Friday, October 11, 2013

FINDING THE TIME AS A PARENT AND WRITER



I honestly believe that if you want something enough, you’ll make the time for it. It all comes down to choice.



My guest, Paul Anthony Shortt, is an Irish storyteller and urban fantasy author.
Paul's topic is one we hear from many writers todayfinding time to do all the things we love to do. Especially writing. It's not an easy juggling act for most of us and yet, somehow we have to find the time to release all the players and worlds in our head to printed page. But, I'll let Paul tell you about his struggle to find time. 


Like many authors, I’m a proud parent. Our twin girls were born on December 13th, last year, and we got a surprise a few months ago when we learned that we’re going to have another little one arriving in January.

As many people know, the twins were actually our second and third children. We lost our first, Conor, when he was three days old.

I believe having Conor prepared us for being parents to twins. His brief life showed us how loved we are by friends and family, and left us stronger for the decisions we were forced to make at the time. It also made us more determined than ever to be the best parents possible.

As you can imagine, twins are a drain on your time and energy. Their needs have to come first, and when you have a pregnant wife with mobility issues due to disability, you have to make some tough decisions when it comes to your free time.

I learned to prioritise very quickly. Writing became relegated to my lunch hour in work, or after the girls were asleep in the evenings, and it had to stop if one of them needed to be fed or changed. I became more selfish, I feel, with my time. Where before I would have been happy to lose an evening to lazing on the couch watching random television, I started only wanting to watch something if I was specifically interested in it. Or else, I’d leave my wife to channel-hop (she loves finding random things to watch) while I would sit on the couch with a netbook getting some extra work done.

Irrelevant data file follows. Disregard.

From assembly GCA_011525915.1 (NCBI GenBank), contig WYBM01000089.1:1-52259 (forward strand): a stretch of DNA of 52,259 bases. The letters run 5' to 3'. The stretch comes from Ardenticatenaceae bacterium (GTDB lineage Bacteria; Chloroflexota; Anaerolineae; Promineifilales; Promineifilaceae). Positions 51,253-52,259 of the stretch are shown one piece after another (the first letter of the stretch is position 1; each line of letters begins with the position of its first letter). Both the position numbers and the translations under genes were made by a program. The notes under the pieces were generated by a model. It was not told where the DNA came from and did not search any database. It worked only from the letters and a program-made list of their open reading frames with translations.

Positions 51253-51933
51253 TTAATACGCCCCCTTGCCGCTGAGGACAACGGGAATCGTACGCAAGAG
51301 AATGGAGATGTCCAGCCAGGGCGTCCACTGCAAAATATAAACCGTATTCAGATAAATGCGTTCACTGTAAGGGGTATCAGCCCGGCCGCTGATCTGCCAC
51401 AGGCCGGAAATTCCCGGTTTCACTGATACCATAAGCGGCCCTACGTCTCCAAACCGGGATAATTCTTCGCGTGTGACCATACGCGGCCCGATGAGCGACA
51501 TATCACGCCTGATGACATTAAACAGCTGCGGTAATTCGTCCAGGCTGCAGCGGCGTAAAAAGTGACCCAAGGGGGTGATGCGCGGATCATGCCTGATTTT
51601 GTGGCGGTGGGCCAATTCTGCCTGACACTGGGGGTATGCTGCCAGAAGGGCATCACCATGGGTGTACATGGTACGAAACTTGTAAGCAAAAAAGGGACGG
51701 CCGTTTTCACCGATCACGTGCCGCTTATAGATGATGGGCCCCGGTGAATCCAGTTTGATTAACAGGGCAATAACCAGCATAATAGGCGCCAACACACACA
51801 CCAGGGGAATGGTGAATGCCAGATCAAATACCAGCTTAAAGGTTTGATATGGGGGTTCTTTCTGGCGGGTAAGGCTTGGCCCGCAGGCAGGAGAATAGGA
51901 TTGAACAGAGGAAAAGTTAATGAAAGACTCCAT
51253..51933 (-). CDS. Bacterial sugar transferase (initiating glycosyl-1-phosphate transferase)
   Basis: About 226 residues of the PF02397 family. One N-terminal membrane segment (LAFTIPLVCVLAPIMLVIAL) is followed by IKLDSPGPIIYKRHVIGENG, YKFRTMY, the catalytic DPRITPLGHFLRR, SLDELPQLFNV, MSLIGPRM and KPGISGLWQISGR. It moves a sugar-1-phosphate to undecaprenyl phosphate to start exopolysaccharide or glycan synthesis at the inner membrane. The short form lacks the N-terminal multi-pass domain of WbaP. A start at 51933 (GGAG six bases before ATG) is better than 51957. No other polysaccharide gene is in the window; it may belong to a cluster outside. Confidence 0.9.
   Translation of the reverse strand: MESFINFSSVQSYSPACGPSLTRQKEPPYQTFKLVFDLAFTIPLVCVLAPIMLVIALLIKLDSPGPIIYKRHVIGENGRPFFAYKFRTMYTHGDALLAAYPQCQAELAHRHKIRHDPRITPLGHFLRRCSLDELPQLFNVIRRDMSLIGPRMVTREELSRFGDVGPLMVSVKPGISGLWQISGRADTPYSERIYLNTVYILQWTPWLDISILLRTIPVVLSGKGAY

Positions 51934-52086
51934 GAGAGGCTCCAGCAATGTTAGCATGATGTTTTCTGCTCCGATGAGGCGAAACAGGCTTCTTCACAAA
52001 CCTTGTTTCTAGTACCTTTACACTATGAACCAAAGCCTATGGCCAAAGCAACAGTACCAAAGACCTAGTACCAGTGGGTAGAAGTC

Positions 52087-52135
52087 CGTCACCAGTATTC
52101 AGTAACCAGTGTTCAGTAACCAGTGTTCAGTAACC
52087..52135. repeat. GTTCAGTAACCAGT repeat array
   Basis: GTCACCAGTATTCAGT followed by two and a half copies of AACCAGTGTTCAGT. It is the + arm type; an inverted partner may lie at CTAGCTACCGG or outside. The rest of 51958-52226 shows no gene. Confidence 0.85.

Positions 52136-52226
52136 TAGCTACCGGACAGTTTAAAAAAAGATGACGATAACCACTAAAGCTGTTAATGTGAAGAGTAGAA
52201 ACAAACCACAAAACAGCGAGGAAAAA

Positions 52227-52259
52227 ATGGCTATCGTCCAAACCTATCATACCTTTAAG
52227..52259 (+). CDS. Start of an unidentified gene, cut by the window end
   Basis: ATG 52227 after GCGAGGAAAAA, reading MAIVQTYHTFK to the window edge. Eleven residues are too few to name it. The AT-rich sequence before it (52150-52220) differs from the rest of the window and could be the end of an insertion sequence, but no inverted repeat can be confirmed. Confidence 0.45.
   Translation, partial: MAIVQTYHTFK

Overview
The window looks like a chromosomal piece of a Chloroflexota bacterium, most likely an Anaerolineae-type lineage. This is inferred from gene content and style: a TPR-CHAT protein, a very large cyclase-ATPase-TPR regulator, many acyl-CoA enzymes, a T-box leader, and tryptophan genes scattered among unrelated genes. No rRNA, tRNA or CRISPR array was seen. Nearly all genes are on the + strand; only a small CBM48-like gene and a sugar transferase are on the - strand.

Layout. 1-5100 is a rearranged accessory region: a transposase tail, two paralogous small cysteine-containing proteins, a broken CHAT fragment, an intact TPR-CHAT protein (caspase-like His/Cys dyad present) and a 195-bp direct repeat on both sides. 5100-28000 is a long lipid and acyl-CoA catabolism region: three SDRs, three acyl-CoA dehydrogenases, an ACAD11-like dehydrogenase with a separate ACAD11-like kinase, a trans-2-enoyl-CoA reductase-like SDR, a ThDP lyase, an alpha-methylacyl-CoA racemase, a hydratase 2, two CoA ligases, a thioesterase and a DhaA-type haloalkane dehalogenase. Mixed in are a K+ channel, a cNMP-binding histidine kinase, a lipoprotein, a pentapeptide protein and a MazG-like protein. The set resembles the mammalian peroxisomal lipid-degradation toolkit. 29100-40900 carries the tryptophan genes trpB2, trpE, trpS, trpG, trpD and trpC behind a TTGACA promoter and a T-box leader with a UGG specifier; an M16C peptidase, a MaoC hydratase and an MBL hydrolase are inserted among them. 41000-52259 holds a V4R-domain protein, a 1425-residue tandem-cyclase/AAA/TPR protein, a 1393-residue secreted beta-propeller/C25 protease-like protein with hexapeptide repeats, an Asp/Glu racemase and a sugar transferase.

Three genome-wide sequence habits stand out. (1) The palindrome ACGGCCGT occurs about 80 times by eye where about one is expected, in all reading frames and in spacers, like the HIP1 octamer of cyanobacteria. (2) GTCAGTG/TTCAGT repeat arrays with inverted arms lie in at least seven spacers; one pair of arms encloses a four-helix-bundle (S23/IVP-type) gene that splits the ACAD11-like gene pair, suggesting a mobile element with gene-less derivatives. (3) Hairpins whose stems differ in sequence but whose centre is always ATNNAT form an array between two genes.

Once any activity stopped being fulfilling, I set it aside and moved on to something else. Whether it was gaming, or a book, or even a particular meal, if I was no longer enjoying it, I stopped. It required developing a bit of a ruthless streak, but I now had too many responsibilities to give time to things that weren’t truly rewarding.

I decided early on that my two highest priorities had to be my children and my writing. The first was a given, but the second, while being a very personal choice and geared towards my own goals and success, would also help provide a better life for my children. Once I had the time set aside for both those things, I decided, then I could look at other activities. And, as it happens, I’ve managed to deal with the workload quite well. I’m seeing my friends regularly, and still gaming every week, even though I have taken a step back from running games while getting ready for Silent Oath to come out.

I often see people comment about not having enough time to write. I agree, making the time is hard. But it has to be done. I honestly believe that if you want something enough, you’ll make the time for it. It all comes down to choice. Maybe taking care of your children or putting in overtime at work leaves you exhausted and you don’t want to be near a computer in the evening. That’s okay. The thing is, you have to accept that its your choice to spend what free time you have the way you like. There’s nothing wrong with choosing to unwind instead of write, I do it myself, but we must always make our decisions in the knowledge that prioritising one thing means letting another fall to the side. We choose for ourselves what things have priority, and what things to let go of.